Geographical transition zones, also called regional boundary or boundary lines, separate nations, form social distinctions and divide political areas. Transition zones range widely in size and width. Some separate clearly distinct regions, while others serve as political or territorial markers with overlapping characteristics shared by people on both sides.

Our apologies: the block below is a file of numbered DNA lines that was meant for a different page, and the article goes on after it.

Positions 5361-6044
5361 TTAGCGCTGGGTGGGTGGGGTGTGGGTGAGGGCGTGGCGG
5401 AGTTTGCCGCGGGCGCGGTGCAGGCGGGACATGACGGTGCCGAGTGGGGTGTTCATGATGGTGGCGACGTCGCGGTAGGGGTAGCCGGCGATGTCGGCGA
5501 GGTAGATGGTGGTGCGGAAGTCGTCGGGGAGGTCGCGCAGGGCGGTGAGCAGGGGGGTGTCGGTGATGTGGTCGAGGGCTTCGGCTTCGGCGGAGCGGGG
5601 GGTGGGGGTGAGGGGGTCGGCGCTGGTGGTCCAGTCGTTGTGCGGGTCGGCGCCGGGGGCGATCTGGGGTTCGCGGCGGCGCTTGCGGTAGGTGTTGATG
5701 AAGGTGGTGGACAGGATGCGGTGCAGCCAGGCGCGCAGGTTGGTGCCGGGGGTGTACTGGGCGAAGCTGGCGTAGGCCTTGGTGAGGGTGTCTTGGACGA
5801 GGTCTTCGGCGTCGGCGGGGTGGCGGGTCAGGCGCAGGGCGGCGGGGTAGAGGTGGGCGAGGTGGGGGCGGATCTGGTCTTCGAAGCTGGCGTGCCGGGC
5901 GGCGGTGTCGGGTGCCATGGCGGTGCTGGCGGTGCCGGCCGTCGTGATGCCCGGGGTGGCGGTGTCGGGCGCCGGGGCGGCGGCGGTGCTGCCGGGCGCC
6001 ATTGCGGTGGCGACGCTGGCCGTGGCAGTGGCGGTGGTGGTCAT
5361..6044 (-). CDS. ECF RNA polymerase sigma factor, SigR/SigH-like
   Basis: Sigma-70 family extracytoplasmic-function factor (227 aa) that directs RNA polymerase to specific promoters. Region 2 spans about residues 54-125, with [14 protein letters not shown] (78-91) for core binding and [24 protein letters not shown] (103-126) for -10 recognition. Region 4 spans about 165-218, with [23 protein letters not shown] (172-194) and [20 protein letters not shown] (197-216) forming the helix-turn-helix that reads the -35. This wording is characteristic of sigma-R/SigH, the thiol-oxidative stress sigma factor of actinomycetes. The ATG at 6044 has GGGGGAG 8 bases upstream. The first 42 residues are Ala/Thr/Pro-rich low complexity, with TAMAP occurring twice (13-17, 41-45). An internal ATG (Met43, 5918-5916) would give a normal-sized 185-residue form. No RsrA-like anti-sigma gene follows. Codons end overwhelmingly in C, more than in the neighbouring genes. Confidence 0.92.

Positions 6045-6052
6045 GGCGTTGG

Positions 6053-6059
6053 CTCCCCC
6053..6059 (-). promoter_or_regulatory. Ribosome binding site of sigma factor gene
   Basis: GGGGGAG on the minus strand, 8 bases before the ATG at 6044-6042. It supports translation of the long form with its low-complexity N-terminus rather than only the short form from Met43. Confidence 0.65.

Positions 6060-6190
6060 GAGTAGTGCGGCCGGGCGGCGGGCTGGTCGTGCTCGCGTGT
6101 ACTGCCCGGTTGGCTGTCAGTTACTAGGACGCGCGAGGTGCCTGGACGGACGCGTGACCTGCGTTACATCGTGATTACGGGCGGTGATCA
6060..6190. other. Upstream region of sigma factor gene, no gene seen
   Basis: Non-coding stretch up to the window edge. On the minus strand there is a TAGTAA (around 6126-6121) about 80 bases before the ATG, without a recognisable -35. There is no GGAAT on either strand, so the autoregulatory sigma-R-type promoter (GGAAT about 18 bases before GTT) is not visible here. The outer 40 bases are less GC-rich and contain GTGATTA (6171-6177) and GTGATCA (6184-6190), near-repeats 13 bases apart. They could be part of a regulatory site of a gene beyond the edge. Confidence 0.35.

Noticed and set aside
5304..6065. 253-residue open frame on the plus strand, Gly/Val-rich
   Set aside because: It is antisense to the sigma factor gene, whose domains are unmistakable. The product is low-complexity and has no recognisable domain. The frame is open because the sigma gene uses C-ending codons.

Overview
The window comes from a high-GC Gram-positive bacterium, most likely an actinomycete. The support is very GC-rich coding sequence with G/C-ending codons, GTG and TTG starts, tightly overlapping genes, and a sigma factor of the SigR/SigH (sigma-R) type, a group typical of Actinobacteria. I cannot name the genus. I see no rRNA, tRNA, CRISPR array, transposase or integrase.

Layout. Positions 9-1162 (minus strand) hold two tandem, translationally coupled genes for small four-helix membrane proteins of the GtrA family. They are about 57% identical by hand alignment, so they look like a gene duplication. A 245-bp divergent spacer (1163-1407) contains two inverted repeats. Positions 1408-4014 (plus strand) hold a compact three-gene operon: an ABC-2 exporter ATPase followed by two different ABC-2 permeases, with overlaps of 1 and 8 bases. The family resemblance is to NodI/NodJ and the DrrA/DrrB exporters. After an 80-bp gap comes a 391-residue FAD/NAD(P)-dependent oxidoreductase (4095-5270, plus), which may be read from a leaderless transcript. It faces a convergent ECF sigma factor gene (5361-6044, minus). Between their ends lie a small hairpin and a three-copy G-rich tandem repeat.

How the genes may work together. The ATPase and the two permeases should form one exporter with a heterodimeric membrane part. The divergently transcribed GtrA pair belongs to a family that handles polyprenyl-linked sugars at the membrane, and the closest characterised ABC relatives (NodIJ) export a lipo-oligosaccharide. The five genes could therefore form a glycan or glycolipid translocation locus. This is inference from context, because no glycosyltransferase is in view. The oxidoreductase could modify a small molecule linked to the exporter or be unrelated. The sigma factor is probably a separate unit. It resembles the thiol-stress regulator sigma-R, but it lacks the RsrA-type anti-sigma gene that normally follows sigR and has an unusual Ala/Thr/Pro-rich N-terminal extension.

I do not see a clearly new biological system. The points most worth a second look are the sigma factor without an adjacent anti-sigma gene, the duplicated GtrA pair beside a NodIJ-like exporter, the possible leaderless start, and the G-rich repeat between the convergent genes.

Politically, geographically and socially, transition zones serve as internal and external markers. Within countries, they distinguish members of different political groups, socioeconomic statuses and religious beliefs. These internal boundaries exist within city borders, delineate state boundaries and define national territories. In cities, they distinguish neighborhoods and suburbs. They also separate groups controlled by different governments and political leaders. Political boundaries sometimes share natural boundary lines, and change over time with changes in political leadership. While social and political boundary lines create artificial borders based on human societies, physical boundaries form based on natural landscapes and geography. Physically, boundary lines separate adjacent areas using landmarks like rivers, lakes and mountain ranges. These features divide states and form national borders for landlocked areas. Other natural landforms like straits and peninsulas, separate lands adjacent to water bodies. Although some boundary lines exist independently, others overlap. Social and economic boundaries, for instance, often merge. Divisions fall along political lines and often religious or economic lines too.